PGA Tour members who sought permission to participate in the LIV Golf Series’ $25 million kickoff event in London had their requests denied on Tuesday, according to multiple reports.
The golf website No Laying Up was one of a handful of media entities to obtain the memo sent to those players and shared it on Twitter.
In a statement given to Golfweek, PGA Tour Executive Vice President Tyler Dennis explained the Tour’s reasoning.
“We have notified those who have applied that their request has been declined in accordance with the PGA Tour Tournament Regulations. As such, Tour members are not authorized to participate in the Saudi Golf League’s London event under our Regulations,” Dennis said. “As a membership organization, we believe this decision is in the best interest of the PGA Tour and its players.”
The letter sent from the Tour to players who applied for releases. pic.twitter.com/ZVYUTDnNdp
— No Laying Up (@NoLayingUp) May 11, 2022
The news registers as a shock in some corners, as previous reports suggested players would be permitted to compete in the Saudi-backed series’ opener — a 48-man event slated to begin at London’s Centurion Club on June 9, one week ahead of the U.S. Open — on the grounds that it wasn’t being played on North American soil the same week as a PGA Tour event.
But as Golfweek’s Eamon Lynch notes, the Tour must be abiding by its original stance of treating the breakaway circuit as a rival entity. What remains unclear is whether the Tour would follow through on its threat to ban defectors — a move that would almost certainly trigger legal action.
One anonymous player who spoke to Lynch indicated he was taking a wait-and-see approach.
“I’m for sure weighing up the pros and cons of making a jump like this. What [commissioner Jay Monahan] decides is a hugely important part of that. Asking permission to play an international ‘tour’ event is something I’ve done with the PGA Tour since I first took my card many years ago,” the player told Lynch. “I understand the initial construct of this LIV tour was destructive in nature if the PGA Tour didn’t want part of it. Here in the short term, the events are being scheduled to be as non-conflicting as possible which is difficult to do. As a player who plays multiple tours, conflicting events is something we always deal with and I don’t see how the LIV tour is any different until it’s 48 guys locked in for 14 events a season.”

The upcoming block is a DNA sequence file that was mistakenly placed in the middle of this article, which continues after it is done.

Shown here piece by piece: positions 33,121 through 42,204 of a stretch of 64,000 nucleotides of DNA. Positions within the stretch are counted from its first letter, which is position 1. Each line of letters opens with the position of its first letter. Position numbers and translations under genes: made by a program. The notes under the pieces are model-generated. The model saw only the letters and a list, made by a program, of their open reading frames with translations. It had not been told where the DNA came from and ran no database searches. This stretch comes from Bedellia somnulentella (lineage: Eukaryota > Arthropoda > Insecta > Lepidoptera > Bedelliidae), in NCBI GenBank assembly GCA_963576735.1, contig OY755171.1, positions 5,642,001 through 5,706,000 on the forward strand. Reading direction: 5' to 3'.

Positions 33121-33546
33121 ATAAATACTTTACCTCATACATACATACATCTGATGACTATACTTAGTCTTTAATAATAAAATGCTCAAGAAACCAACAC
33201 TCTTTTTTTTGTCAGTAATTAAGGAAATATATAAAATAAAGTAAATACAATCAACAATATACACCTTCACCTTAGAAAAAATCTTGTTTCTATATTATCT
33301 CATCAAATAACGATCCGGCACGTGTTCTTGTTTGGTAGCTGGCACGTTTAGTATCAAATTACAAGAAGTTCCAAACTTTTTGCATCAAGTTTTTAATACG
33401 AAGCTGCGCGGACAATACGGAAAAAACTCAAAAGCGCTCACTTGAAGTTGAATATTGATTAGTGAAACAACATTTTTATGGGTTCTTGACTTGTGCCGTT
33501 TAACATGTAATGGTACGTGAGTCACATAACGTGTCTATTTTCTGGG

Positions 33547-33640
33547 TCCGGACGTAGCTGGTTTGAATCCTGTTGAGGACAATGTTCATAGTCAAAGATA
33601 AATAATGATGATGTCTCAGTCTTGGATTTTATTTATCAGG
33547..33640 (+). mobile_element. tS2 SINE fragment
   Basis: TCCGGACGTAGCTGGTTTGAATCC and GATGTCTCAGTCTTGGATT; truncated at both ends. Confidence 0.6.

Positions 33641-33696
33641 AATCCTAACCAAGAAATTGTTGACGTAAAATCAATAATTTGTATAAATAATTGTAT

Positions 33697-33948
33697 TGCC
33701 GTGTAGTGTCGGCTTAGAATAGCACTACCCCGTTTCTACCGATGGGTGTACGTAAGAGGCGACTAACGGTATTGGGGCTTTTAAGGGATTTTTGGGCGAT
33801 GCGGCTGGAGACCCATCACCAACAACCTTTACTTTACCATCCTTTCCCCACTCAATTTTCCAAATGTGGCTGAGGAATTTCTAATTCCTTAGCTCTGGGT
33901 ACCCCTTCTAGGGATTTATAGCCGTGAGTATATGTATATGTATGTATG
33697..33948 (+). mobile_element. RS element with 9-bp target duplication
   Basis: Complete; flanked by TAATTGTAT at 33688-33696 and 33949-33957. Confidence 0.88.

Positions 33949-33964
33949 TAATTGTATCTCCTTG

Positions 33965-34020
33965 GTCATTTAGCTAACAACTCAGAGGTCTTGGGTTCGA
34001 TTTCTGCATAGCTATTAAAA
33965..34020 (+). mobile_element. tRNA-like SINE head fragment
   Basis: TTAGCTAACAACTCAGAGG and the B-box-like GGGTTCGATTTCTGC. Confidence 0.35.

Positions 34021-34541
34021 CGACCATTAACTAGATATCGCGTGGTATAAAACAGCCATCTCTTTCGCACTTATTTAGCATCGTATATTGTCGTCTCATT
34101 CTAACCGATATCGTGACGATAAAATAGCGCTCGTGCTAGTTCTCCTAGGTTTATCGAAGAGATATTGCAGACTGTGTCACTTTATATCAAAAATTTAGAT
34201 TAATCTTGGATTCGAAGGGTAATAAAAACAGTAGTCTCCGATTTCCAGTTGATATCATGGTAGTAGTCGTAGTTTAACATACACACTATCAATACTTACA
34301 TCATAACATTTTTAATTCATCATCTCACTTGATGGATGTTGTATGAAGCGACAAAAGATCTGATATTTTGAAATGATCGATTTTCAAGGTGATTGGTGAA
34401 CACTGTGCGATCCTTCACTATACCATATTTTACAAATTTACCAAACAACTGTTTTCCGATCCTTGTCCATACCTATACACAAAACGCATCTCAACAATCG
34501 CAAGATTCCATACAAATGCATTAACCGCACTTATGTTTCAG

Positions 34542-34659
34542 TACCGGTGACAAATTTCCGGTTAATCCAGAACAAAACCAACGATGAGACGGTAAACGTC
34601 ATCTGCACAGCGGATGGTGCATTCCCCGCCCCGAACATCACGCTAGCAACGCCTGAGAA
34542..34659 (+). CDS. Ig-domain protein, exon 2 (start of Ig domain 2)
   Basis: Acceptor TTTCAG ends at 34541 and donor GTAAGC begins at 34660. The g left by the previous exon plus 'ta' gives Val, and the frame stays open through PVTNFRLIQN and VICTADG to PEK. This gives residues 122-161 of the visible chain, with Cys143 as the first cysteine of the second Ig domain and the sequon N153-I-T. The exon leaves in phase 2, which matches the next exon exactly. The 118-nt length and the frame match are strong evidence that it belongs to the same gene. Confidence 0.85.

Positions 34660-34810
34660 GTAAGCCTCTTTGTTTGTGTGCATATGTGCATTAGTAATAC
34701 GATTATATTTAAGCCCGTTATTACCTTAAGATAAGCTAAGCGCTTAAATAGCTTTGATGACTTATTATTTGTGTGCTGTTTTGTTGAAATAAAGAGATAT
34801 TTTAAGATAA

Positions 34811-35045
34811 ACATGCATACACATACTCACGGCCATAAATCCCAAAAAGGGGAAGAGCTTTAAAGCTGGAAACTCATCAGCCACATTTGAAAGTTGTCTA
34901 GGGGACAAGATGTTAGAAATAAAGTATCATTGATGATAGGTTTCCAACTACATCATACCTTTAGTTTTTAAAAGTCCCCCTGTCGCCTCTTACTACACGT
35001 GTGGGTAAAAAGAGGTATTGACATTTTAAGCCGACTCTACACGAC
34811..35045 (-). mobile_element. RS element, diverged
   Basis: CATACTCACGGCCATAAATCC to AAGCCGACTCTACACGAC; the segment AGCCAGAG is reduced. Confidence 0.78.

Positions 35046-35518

Unsurprisingly, LIV Golf CEO Greg Norman wasn’t about to take the news lying down.
“Sadly, the PGA Tour seems intent on denying professional golfers their right to play golf, unless it’s exclusively in a PGA Tour tournament. This is particularly disappointing in light of the Tour’s non-profit status, where its mission is purportedly ‘to promote the common interests of professional tournament golfers,’” Norman said in a statement. “Instead, the Tour is intent on perpetuating its illegal monopoly of what should be a free and open market. The Tour’s action is anti-golfer, anti-fan, and anti-competitive. But no matter what obstacles the PGA Tour puts in our way, we will not be stopped. We will continue to give players options that promote the great game of golf globally.”
In a separate story published Tuesday, Sports Illustrated reported that there were 170 entries submitted for the London event. Among them are 19 of the top 100 players in the world and six ranked inside the top 50, though the breakaway circuit is not expected to officially announce the field until after the PGA Championship.
The league also announced plans for its next three seasons on Tuesday, with an additional $2 billion from the Public Investment Fund of Saudi Arabia expected to bolster its ongoing quest for legitimacy.
“We have a long-term vision and we’re here to stay,” Norman said in a press release. “We’re going to grow the game, give more opportunities to players, and create a more entertaining product for fans. We believe in adding new experiences and energy to golf, and that includes building out our future schedule in more global markets.
“We’re creating an entertaining product that will increase golf participation and attract new fans across a broader global footprint. We realize it won’t happen overnight, and we’re excited for the opportunities LIV Golf will add to the game as we continue to grow.”